What is the purpose of journalism? At the root of it all, journalism emerged from a need to keep the public informed. People used to have high expectations for journalists, calling the media the “Fourth Branch of Government,” depending on the good men and women in this field to stand their ground as the unbiased observer. Today, we have to check URLs to identify fake news, read the “about us” pages of research centers to determine whether their political stance, and rely on newly emerged fact check sites to assess the basic validity of facts and figures.
The balcony of the Newmuseum in DC proudly displays the First Amendment. Walking among its vast halls, you’ll find relics of stories, photos, and people who used the news to inform the public of what’s really going on. Nick Ut’s napalm girl photo, which showed people the ugly side of the Vietnam War they refused to see. WaPo’s investigation of Watergate and Boston Globe’s exposure of the Catholic Church’s sexual abuse scandals, that took down unrepentant men in great positions of power. I’m sure people were proud to be journalists in those days. Today, I wonder if those who enter the field with lofty goals are demoralized by the new identity of journalism, which seems to have the aim of swaying public opinion with whatever it can get away with, instead of simply reporting the truth.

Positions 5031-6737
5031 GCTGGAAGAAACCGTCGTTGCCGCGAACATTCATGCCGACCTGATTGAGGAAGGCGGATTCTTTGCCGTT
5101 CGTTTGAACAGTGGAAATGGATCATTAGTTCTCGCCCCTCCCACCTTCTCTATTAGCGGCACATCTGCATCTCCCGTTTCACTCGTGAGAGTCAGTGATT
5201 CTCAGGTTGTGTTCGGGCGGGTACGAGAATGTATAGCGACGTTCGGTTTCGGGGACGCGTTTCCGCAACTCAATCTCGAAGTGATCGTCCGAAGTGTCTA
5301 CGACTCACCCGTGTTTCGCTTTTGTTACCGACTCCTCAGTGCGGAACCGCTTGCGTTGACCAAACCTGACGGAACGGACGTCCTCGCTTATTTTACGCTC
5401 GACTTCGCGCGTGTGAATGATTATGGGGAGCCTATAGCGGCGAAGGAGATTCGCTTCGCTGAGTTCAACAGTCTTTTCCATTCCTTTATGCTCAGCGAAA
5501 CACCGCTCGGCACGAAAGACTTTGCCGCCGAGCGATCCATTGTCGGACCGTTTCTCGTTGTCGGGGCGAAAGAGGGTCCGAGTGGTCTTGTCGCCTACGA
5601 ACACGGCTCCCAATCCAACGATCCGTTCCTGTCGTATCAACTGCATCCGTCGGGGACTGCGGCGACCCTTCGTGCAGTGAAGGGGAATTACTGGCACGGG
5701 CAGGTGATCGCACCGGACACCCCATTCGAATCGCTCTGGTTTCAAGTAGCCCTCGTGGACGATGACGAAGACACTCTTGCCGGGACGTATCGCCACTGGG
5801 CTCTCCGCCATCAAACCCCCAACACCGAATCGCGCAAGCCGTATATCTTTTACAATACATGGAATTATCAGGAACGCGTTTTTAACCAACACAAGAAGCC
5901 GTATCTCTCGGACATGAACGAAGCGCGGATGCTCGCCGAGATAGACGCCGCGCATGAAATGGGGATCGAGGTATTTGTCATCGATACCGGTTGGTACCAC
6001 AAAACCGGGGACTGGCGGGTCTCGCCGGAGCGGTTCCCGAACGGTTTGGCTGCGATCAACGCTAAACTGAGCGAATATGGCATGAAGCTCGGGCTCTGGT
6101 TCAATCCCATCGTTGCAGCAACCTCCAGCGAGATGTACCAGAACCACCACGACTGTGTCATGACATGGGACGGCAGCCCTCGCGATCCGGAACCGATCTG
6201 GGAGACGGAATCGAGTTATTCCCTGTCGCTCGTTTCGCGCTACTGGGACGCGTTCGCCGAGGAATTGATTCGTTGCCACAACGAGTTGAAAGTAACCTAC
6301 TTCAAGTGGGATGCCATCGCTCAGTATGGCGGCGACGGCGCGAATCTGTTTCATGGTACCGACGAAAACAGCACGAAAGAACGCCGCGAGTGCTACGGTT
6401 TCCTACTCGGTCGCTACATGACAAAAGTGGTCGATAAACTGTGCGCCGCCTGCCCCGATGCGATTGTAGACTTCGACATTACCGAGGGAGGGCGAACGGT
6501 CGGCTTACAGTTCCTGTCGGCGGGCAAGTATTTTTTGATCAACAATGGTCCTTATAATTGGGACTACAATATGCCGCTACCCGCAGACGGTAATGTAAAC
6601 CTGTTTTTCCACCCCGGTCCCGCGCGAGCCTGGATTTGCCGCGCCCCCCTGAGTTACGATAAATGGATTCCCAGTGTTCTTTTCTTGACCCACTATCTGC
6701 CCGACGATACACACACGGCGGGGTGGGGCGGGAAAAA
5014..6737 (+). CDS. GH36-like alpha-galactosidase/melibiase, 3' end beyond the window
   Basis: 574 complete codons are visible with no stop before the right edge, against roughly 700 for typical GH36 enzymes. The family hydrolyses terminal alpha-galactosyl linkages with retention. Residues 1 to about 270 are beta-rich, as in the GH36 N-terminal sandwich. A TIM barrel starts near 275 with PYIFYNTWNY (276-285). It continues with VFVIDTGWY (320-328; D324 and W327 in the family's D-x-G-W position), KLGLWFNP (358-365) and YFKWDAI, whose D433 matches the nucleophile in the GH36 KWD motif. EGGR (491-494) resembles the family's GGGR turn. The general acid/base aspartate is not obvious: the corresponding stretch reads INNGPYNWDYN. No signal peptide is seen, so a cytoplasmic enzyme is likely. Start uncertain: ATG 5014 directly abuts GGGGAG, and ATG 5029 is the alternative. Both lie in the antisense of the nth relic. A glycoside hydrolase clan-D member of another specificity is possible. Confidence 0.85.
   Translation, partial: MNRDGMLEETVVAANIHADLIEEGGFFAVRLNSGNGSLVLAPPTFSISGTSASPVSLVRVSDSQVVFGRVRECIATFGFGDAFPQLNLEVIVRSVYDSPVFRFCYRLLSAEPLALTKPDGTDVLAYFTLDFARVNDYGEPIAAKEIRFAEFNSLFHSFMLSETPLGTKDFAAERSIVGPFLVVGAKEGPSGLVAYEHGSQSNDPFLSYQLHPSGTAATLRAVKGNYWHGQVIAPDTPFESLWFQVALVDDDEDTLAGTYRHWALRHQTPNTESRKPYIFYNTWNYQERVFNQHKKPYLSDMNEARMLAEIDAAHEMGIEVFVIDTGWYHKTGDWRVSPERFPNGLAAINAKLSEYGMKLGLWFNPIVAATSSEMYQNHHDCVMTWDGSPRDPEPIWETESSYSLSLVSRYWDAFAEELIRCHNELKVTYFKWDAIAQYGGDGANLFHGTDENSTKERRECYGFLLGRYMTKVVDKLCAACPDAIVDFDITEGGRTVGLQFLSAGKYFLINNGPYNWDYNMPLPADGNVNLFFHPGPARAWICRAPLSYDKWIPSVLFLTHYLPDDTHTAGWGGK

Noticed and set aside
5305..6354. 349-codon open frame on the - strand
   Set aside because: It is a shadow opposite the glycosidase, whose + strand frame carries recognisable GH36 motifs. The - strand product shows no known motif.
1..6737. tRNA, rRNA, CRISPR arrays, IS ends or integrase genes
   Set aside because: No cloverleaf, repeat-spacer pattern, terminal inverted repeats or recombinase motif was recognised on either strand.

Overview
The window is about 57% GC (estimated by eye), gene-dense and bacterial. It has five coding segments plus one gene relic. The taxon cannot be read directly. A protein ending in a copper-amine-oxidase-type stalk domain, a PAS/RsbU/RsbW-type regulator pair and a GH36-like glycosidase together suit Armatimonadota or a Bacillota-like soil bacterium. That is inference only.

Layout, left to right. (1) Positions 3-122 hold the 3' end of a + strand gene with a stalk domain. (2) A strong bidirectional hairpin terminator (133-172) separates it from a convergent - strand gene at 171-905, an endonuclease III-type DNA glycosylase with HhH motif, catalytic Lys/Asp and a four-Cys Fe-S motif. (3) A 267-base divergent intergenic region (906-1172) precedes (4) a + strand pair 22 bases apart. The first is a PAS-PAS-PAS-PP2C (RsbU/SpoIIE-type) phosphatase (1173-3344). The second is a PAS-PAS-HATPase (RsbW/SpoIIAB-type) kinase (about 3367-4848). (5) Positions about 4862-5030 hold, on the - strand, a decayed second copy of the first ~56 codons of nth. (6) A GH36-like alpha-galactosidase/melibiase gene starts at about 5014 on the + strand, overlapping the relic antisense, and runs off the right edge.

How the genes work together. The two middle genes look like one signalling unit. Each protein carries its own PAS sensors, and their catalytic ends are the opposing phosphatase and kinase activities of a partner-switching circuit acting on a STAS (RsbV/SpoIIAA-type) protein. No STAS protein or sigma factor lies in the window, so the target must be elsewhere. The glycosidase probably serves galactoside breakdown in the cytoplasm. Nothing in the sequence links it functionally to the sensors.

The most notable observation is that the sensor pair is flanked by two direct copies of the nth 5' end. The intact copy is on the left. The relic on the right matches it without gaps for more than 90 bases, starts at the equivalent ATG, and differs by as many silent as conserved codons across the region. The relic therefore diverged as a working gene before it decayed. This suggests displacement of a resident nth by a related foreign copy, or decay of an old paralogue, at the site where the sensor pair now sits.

Stephen Colbert coined the term “truthiness” to describe the belief or assertion that a particular statement is true based on the intuition or perceptions of some individual or individuals, without regard to evidence, logic, intellectual examination, or facts. “We’re not talking about truth, we’re talking about something that seems like truth – the truth we want to exist,” he said. People have wanted that for as long as society existed, but journalists have always stood as a first line of defense against this dangerous wishful thinking. Let’s hope that we’ll eventually recover from this current tide and get back to real journalism, when reported truths can again stand up to scrutiny.